***An interesting note: at the time of this post, Canada has 17 medals and is in 17th place. However, we are behind Romania (who is tied for 14th place). Romania only has eight medals but four are gold. Canada has three gold medals. It saddens me a little that it's apparently gold or bust.***
Up next: Yellow (a.k.a. gold) - Michael Phelps
I just wanted to add a further comment to my previous post, about the Olympics and the idea of "fudging" the truth.
There has been a lot of controversy over the age of He Kexin, the Chinese gymnast who wowed everyone with her skill and won two gold medals, which has been going on pretty much since the start of the Games. Documentation confirming her age has been challenged and China as a country as pretty much been called a cheater in hiding her real age. I wanted to wait until the outcome of this before commenting, but regardless of what the official ruling is, I think this entire saga is a black mark against the IOC.
I am more than amazed at how lazy the IOC has been in firmly and strongly stating their position on this issue. Whether or not He Kexin is underage seems to be a moot point now; the bigger issue is why did the IOC let this carry on for so long?
The motto of the Olympics is Higher, Faster, Stronger. From the beginning, the IOC has tried (weakly) to say He is of age. To me, they should have taken the HIGHER road and addressed this issue when it first arose. Then the committee should have been FASTER in making their conclusions known. Finally, they should have been STRONGER in sticking with their conclusion. One can make as many arguments as one pleases, about cheating and denying the rightful winners the chance to hear their anthem and be all political and what-have-you.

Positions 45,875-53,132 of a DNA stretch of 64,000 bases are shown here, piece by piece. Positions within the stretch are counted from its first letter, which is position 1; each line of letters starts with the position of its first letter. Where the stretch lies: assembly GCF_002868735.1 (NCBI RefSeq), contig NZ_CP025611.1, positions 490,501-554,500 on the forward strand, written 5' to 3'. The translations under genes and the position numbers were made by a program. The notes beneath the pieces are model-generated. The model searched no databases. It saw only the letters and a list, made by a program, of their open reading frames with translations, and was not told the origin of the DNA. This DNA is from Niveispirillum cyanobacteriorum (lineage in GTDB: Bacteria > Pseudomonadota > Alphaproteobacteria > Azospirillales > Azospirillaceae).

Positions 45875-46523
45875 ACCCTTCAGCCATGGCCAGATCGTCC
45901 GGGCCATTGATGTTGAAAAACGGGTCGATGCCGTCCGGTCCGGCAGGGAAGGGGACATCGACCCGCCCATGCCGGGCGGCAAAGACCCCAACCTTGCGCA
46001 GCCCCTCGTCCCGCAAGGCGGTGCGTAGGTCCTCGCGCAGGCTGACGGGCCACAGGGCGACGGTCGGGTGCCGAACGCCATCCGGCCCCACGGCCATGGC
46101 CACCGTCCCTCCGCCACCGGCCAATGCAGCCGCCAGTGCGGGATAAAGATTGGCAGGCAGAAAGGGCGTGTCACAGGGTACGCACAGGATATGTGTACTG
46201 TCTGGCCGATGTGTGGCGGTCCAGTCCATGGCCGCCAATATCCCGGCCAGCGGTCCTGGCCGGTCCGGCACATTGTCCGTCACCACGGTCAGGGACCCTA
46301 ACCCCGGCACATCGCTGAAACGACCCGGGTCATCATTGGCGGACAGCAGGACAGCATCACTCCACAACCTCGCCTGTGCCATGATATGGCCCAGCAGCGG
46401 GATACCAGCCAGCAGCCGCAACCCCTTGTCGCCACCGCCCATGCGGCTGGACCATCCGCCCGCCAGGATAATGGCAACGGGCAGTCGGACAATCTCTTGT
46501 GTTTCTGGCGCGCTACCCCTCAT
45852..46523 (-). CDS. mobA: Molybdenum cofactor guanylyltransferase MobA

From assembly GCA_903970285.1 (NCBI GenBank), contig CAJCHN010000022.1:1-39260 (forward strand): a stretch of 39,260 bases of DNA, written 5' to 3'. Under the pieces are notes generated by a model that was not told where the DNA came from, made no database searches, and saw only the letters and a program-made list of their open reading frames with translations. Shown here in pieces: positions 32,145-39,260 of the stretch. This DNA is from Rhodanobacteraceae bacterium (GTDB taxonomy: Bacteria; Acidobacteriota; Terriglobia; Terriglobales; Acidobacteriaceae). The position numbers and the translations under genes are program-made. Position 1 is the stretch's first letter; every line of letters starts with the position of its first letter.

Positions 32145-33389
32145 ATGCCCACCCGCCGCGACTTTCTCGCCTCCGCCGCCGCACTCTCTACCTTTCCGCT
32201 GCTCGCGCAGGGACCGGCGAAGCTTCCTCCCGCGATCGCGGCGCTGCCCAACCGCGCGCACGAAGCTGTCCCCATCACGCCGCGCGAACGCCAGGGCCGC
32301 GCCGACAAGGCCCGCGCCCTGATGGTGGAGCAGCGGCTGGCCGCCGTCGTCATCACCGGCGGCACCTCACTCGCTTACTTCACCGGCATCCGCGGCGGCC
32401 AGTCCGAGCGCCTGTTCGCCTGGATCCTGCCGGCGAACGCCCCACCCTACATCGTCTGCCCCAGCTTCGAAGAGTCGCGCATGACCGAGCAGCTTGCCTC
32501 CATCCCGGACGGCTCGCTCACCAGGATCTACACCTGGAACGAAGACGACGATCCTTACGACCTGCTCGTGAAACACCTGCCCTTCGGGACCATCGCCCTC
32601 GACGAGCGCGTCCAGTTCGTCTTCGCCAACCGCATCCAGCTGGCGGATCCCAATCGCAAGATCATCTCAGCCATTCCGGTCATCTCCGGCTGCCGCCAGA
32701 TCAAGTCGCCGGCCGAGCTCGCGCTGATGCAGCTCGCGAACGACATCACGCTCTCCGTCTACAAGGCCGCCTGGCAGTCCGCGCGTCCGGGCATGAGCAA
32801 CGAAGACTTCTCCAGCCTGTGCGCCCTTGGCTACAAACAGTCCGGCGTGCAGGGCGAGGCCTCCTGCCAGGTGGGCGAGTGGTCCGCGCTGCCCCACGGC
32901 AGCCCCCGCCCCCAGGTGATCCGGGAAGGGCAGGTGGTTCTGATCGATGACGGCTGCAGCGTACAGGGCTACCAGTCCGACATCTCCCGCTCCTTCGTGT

As a huge fan of the Olympics, I want to stand by the decision (whatever it may be) of the IOC and not the allegations of some (computer expert) blogger. But right now I feel a great disappointment in the International Olympics Committee for not addressing this issue thoroughly and properly when it first arose. This is not just about the Americans being bumped from silver to gold. It is about a young athlete being called into question, an entire country being accused of cheating and an international athletics competition being demeaned and devalued.
When was China's Olympic team announced? Why weren't all ages confirmed then? Why has this been allowed to drag on? This makes no sense to me and should not have been allowed to happen.
Thursday, August 21, 2008
I love the Olympics. If I had it my way, there would be Olympic games every other month or so. But since that will never happen, I will have to settle for every two year (as I'm both a Summer Games and Winter Games junkie).
And of course, things have happened during the Games and of course, I've got a few thoughts on these things. So I've decided to devote a five blog mini-series (one blog entry per ring) to the 2008 Summer Olympics.
il-lu-sion: (noun) something that deceives by producing a false or misleading impression of reality.
Usually the biggest black mark against any Olympic Games is the threat of steroids and other drug use. Now, it's really at the point where we're more surprised when fewer people are caught. But I have to say I was a little disappointed in the black marks that have arisen against the Opening Ceremonies.